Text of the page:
Landscapes and geomorphology: a very short introduction by Andrew Goudie and Heather Viles. Oxford University Press, Oxford, 2010. No. of pages: x+137. Price: UK£7.99. ISBN 978-0-19-956557-3 (paperback).


I am a fan of the OUP ‘A Very Short Introduction’ series. These volumes are affordable and pocket-sized, and are written by recognised experts on subjects spanning the full spectrum of human knowledge and endeavour. They should be a boon to students in all areas of study. On a recent visit to Manchester, I found that Blackwell's Bookshop was selling all titles at £3.00 off! How could I resist? And I found a little gem, Landscapes and Geomorphology.

The distinguished authors, Goudie and Viles, need no introduction, and their wide experience in geomorphology coupled to their recognised skills as authors and editors has engendered a delightful volume. Their brush has been broad, but I know where to go for information on my own specialist interests. This is a slim book that is writ large, taking me outside my comfort zone, even extending to landscapes beyond the Earth. The structure of Landscapes and Geomorphology is entirely logical, starting with the familiar and historical perspectives, examining the influence of tectonics and climate, seeing the interactions between landscapes and man from more than one perspective, and finally discussing the exotic—the deep ocean floor, Mars and Titan. All this is crammed, in the best possible way, in only about 125 pages of text. The reading list and index appear adequate.

My one criticism of Landscapes and Geomorphology, and a mild one at that, is the brevity of the figure captions. In a book of this sort the reader should expect and receive more explanation of each figure and diagram. For example, Figure 8, ‘Part of the Tibetan Plateau, as seen from space’, cries out for more explanation. And, after years of telling students that they can only sit on an exposure it they can see it through their bottoms, Figure 7 shows a gamma spectrometer in use in the field—with the operator sat on the outcrop! How times change.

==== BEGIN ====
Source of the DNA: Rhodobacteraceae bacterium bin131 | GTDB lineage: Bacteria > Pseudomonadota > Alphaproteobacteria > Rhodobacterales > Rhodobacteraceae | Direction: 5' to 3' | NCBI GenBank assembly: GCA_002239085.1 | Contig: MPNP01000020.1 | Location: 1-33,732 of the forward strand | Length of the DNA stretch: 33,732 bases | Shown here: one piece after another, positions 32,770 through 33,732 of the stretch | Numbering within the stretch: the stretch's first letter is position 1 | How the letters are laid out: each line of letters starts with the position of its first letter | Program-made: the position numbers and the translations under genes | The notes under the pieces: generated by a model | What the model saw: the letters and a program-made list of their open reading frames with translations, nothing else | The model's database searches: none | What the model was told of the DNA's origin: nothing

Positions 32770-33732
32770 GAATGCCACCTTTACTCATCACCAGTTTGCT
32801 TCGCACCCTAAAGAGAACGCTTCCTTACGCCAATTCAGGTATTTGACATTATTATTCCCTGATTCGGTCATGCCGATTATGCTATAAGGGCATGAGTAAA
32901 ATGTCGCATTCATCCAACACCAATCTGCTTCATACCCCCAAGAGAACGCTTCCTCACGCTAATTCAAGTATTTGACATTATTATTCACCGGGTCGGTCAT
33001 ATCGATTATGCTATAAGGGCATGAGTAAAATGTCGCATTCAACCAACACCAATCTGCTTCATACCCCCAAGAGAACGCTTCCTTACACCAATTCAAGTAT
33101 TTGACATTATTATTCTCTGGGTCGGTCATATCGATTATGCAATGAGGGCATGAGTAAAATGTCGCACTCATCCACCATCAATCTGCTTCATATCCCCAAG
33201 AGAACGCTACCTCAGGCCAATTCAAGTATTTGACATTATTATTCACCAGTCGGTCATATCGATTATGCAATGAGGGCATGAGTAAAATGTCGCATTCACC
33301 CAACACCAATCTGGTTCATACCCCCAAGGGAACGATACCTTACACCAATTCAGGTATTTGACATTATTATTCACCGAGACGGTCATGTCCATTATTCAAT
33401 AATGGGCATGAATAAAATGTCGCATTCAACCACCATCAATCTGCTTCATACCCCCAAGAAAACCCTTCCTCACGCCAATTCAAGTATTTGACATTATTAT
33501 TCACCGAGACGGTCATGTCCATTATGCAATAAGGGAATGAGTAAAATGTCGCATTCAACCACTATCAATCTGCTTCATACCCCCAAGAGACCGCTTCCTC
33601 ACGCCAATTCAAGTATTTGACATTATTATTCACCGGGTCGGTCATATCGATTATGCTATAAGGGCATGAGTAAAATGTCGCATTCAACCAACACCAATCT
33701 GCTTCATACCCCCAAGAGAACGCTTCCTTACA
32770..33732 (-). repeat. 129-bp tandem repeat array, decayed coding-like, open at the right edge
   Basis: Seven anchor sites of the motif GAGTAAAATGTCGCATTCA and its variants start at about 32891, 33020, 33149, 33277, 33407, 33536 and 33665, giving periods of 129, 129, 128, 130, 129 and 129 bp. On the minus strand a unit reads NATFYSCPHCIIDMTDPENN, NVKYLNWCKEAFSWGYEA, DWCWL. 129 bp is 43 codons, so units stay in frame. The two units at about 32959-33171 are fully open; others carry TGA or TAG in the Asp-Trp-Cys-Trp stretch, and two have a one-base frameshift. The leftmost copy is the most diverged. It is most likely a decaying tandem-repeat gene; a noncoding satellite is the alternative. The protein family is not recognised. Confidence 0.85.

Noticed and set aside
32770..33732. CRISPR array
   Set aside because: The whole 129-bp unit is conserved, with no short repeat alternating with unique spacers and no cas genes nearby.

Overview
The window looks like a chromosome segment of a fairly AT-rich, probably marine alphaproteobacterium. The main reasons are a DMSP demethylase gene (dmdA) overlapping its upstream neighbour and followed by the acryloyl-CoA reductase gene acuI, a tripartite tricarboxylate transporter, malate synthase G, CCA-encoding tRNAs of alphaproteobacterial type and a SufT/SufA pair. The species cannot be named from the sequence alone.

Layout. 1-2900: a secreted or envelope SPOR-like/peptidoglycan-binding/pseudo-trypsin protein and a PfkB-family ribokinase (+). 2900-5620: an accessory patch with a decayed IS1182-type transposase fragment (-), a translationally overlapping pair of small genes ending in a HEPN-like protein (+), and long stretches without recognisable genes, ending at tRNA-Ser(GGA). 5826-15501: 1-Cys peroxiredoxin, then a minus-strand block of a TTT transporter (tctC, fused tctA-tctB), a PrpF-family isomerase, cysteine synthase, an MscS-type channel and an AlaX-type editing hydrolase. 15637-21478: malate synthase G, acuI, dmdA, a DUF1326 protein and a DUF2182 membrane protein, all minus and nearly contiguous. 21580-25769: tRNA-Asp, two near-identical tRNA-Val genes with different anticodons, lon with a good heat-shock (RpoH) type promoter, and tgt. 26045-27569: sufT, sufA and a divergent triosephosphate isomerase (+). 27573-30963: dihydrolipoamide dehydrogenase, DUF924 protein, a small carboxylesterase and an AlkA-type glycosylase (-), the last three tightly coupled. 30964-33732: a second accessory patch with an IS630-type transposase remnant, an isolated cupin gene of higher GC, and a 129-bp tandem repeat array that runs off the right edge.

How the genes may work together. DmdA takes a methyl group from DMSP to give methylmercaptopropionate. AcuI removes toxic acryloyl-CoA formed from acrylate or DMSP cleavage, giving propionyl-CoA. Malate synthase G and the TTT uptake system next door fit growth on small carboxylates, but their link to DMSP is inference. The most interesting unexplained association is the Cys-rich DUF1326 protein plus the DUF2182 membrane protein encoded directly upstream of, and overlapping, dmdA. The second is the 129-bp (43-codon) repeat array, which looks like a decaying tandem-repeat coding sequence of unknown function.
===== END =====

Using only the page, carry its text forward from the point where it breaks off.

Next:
My comments on the captions do not extend to the figures, which are clear and detailed, even if needing more background explanation in places. The authors also make good use of text ‘boxes’ to broaden their explanations along interesting pathways outside the main track of the narrative. This reader particularly enjoyed the pocket biographies of notable 19th century geomorphologists in Chapter 2, including Louis Agassiz, G. K. Gilbert and William Morris Davis.

This book deserves to be widely read and is a lively introduction to geomorphology, suitable for anyone with a true interest. I particularly recommend it to young enthusiasts at the start of their careers and interested amateurs, but even this grey-haired scholar was an impatient reader. Congratulations to the authors, to OUP and to us, for having such an entertaining treatment so readily available.